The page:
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Cultural Triangle

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Deep in the highlands in the heart of Sri Lanka is an area which has been since antiquity also the spiritual heart of the island, a region steeped in the art, architecture, and heritage of the Buddhist tradition. Often known as the Cultural Triangle, it encloses an area from Anaradhapura in the north, east to Polunnaruwa, and at the southern tip the mountain kingdom of Kandy. Only a few hours’ trip inland from the coast at Colombo, the sites of the Cultural Triangle are all listed UNESCO World Heritage Sites, and are not only beautiful and fascinating historic monuments, but are still actively used in Buddhist devotional life, and are essential viewing for any visitor to the island.

Anaradhapura was the first capital of Sri Lanka, dating from the 4th-3rd centuries BC; it remained the island’s capital until it was sacked by the Cholas from mainland India in 993 AD, and languished as jungle ruins until discovered by the British around 1820. Gradually its past glories were revived, revealing the magnificent monuments and glorious artwork that had flourished under centuries of benign royal patronage. Buddhism had come to Sri Lanka in the 3rd century BC, and in Anaradhapura there are the ruins of monasteries from this early era. The Mahavihara monastery contains some of the most sacred shrines of Sri Lankan Buddhism, including the sacred Bodhi tree, perhaps the world’s oldest tree, purported to be a sapling of the Bodhi tree under which the Buddha attained enlightenment, and brought to Sri Lanka in the 3rd century BC. In addition to the seven major monuments of Anaradhapura are other monasteries, palaces, reservoirs and highly efficient irrigation systems (some still in use), and a number massive dagobas (funerary relic shrines). The Jetavana Dagoba, in the 3rd century monastery, reaches to a height of 122m, higher than St Paul’s cathedral dome. These huge bell-shaped dagobas were built to last, on foundations of stones pounded into the ground by elephants.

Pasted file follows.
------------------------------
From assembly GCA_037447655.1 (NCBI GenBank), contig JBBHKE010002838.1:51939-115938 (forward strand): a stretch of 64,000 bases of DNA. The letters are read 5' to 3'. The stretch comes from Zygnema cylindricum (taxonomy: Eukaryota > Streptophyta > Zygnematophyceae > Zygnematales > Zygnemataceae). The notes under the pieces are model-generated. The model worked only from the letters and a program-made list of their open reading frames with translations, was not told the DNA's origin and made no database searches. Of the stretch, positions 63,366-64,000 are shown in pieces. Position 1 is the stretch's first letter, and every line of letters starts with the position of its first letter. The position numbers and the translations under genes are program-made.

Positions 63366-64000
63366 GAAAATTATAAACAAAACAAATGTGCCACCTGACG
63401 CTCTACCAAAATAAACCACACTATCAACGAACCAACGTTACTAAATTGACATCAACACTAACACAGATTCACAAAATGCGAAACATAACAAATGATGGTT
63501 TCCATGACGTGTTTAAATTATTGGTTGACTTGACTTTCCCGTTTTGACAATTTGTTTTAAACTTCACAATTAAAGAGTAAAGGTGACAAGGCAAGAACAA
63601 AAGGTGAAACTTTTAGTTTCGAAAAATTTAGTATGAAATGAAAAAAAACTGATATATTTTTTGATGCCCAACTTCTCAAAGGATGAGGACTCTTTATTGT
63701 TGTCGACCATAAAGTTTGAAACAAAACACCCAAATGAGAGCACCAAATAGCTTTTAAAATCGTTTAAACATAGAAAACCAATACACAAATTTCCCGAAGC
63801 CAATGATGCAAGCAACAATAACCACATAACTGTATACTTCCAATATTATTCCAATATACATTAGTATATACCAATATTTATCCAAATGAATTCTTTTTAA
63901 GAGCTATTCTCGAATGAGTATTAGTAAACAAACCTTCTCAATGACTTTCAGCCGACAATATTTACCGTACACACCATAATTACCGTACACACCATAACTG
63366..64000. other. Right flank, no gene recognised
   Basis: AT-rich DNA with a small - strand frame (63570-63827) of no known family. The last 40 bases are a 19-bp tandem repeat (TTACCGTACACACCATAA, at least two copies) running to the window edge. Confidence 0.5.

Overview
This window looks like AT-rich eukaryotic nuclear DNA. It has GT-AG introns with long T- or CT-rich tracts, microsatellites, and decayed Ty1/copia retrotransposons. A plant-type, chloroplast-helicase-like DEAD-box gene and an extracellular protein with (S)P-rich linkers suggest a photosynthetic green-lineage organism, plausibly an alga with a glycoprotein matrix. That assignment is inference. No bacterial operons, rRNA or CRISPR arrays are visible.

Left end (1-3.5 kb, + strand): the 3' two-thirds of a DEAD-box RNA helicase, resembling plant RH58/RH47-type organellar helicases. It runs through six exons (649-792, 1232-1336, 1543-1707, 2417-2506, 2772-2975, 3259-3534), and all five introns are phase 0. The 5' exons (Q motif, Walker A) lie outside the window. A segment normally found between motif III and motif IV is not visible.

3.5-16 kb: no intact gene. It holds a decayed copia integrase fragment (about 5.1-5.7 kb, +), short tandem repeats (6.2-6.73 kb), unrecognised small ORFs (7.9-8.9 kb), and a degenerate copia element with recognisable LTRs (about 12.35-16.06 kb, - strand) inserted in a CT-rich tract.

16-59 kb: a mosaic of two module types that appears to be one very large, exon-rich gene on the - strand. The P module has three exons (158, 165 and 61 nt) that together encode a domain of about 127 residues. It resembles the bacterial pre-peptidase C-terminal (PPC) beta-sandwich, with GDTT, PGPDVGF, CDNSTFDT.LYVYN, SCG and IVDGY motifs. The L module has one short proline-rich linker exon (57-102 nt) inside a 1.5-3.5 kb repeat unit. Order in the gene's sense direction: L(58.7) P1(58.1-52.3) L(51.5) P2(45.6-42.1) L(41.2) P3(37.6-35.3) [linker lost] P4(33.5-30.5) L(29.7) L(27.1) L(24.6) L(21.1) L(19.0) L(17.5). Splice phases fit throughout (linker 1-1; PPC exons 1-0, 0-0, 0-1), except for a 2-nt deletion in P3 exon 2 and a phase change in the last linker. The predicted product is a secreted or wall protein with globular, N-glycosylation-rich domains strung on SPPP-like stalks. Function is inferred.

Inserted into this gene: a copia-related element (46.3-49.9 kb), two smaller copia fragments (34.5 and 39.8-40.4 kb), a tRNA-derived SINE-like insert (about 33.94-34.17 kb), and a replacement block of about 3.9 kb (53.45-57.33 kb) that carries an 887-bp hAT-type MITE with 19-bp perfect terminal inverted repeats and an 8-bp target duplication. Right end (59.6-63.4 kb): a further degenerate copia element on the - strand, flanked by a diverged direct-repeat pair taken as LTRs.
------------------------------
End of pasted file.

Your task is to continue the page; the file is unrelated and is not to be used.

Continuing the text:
Polunnaruwa succeeded Anaradhapura as Sri Lanka’s capital until it in turn fell to invaders in the 13th century, and also lay desolate and forgotten until the 19th century. It is one of the major archaeological sites of the island, with Buddhist and Hindu shrines on the same ground. Most imposing are the massive sculptures of the Buddha at the Gal Viahara: four colossal statues hewn out the rock cliff face, of the Buddha seated, standing, meditating, and reposing in death – this last statue 46ft long. The ancient city lies on the banks of an immense reservoir, the Sea of Parakramabahu, named after the king who built it around 1200 AD, and still in use for irrigation.

Dambulla lies directly in the centre of the Cultural Triangle, and features the largest and best-preserved rock temple complex in Sri Lanka. Built into a 150m rock face is a series of five caves housing one of the island’s most famous Buddhist shrines, and a major pilgrimage site. The second cave, the Cave of the Kings, is the largest and most ornately painted, with some remarkable historical murals, and around sixty beautiful statues of the Buddha, various kings in Sri Lankan history, and a number of Hindu gods and goddesses. The cave paintings are relatively recent, dating mostly from the 18th century.

The mountaintop of Mihintale, 13km east of Anaradhapura, is considered to be the cradle of Buddhism in Sri Lanka, where in the 3rd century BC the king was converted by Mahinda, an itinerant Buddhist monk, while out hunting. The Poson Festival in May-June brings thousands of pilgrims here to celebrate. At the foot of the mountain are the ruins of a hospital, thought to be the oldest hospital in the world.

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Dambulla

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